Botulism causes symptoms such as vomiting, diarrhea, and body paralysis. Consuming vacuum-packed food that has not undergone sterilization protocols is a risk factor for contracting the disease.
Do you know how to identify a food capable of transmitting botulism? Do you know the bacteria that is causing the disease? This microorganism can appear in any type of food, be it of animal or vegetable origin, but for its growth and proliferation it needs the lack of oxygen.
Symptoms such as double vision, nausea, vomiting, or weakness accompanied by generalized paralysis are indicative of an infection caused by the Clostridium botulinum bacteria. Canned foods are responsible for almost all of the outbreaks.
About Botulism Bacteria: Clostridium botulinum
Clostridium botulinum is a microorganism that is classified within the obligatory anaerobic bacteria, since in addition to not needing oxygen to carry out its metabolic processes, the existence of it kills them. It means that they are forced to live with low concentrations of the gas.
Clostridium botulinum has a characteristic rod shape, and another trait that distinguishes it from many bacteria is its ability to generate spores. This form of subsistence allows it to remain in a dormant state for long periods, and activate when the environment is adequate for its growth and proliferation.
The microorganism has a variable resistance to oxygen. However, various studies maintain and agree that it never grows in atmospheres containing more than 10% of the gas.
What makes it dangerous?
Botulinum toxin is a neurotoxin produced by this microorganism, which acts on the myoneural layer of the human body. Thus, it prevents the correct path of the nervous impulse. Its mechanism of action can be collected in three different phases:
The toxin's hydrogens chain binds to receptors on the neuron's presynaptic membrane. In other words, it concentrates its action on the human nervous system.
The toxin penetrates the neuron by an active mechanism similar to that of endocytosis. The neuronal cell admits the entrance absorbing the molecule.
Inside the neuron, the toxin interferes with the release of acetylcholine. As there is not enough of it, the union between the nerve and the muscle does not fulfill the task of indicating the contraction of the fibers when necessary or when an order is sent from the brain.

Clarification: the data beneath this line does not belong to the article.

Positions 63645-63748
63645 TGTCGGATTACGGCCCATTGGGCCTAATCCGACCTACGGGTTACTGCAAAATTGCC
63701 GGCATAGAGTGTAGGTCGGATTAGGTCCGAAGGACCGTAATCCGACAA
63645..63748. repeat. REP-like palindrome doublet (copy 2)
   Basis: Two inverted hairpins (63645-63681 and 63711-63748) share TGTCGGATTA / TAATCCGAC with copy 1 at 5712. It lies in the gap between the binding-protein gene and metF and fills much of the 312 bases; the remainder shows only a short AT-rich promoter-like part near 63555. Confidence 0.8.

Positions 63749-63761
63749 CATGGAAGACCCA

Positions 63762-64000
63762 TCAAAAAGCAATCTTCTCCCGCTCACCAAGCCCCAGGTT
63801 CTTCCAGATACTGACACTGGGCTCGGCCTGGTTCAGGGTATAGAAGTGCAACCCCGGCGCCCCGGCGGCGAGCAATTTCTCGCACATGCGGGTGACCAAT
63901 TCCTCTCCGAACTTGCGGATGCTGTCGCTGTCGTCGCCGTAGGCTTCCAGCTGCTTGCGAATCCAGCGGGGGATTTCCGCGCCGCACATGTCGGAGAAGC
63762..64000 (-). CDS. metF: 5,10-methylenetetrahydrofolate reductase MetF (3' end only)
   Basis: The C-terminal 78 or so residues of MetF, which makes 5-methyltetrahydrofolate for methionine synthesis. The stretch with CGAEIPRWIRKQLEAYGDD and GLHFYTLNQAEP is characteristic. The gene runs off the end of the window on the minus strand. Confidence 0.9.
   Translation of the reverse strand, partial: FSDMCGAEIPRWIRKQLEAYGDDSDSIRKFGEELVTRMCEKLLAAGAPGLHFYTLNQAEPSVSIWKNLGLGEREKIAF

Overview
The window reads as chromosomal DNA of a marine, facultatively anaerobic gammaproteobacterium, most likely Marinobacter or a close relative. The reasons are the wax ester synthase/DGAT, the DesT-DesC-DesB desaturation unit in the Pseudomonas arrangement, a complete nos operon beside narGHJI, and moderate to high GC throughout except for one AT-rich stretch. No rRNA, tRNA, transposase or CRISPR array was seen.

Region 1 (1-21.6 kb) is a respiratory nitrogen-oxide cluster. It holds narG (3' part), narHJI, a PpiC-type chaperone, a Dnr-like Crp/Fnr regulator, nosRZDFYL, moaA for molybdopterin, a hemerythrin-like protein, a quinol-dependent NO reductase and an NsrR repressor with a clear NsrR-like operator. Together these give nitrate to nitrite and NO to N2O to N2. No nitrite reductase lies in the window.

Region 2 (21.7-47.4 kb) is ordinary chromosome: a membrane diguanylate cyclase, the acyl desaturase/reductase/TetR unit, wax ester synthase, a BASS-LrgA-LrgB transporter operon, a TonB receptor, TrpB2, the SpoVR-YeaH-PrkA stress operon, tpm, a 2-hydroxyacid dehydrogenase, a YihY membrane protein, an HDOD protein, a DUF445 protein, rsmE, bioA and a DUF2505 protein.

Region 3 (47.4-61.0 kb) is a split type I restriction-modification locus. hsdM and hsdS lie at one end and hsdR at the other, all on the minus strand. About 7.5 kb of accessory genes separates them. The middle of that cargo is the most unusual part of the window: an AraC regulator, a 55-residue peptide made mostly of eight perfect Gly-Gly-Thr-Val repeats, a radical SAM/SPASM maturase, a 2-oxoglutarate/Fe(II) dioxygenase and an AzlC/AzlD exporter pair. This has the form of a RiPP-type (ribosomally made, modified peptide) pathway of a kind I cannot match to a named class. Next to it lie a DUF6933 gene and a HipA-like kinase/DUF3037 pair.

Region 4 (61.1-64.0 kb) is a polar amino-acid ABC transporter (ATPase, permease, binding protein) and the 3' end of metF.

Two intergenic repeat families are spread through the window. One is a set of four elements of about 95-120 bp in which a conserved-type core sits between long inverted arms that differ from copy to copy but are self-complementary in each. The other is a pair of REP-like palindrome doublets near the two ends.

In conclusion, botulinum toxin, by preventing the release of acetylcholine from the neuron, makes it impossible to excite the muscles. The end result will be a lack of tone and contraction.
Types of botulism
The botulinum toxin will be, then, the cause of the pathology that we know as botulism. There are three basic and different types of Clostridium botulinum infection:
For food: especially through preserves, in which the bacteria grows thanks to the lack of oxygen, impregnating the toxin in the food.
In wounds: due to the production of the toxin in contaminated skin lesions.
Infantile: due to the ingestion of spores and the subsequent proliferation of bacteria in the infant's intestine. The group of greatest risk is that of children under 2 years of age, and this is one of the reasons why it is recommended not to incorporate foods such as honey until they are older.
Botulism is expressed in different ways, but its symptoms do not usually go unnoticed. Among these are the following:
Weakness with paralysis on both sides of the body.
Difficulty speaking and swallowing.
Nausea and vomiting
After all, the toxin prevents muscle movement, with all the systemic failures that this entails. Therefore, if not treated in time, the patient's prognosis can be fatal.
Diagnosis and treatment
To identify the bacteria, analyzes of the gastric and fecal contents of the patient are performed, and these look for the presence of the botulinum toxin. Once the poisoning has been identified, the primary treatment is based on immediate respiratory assistance.
Then, an antitoxin is applied to reverse the potentially life-threatening effects. The patient usually remains intubated for a variable time for the administration of liquids, in cases in which he does not recover the ability to swallow soon.
The prognosis is positive as long as the disease is quickly identified and life support is provided to the patient. The availability of the antitoxin and the trace of the cases that may arise among acquaintances, relatives, friends or neighbors who have consumed the same contaminated food is also essential.
What to remember about botulism?
Knowing the mechanisms of action of this bacterium and the symptoms of the disease is important, but the essential thing is to know how to prevent it. For this, various food control protocols have been established for canned foods.
By subjecting the packages to a temperature of 121 ° C for the established time, it should be enough to kill bacteria and spores. Botulism prevention depends, to a large extent, on the compliance of the food industry and home manufacturing.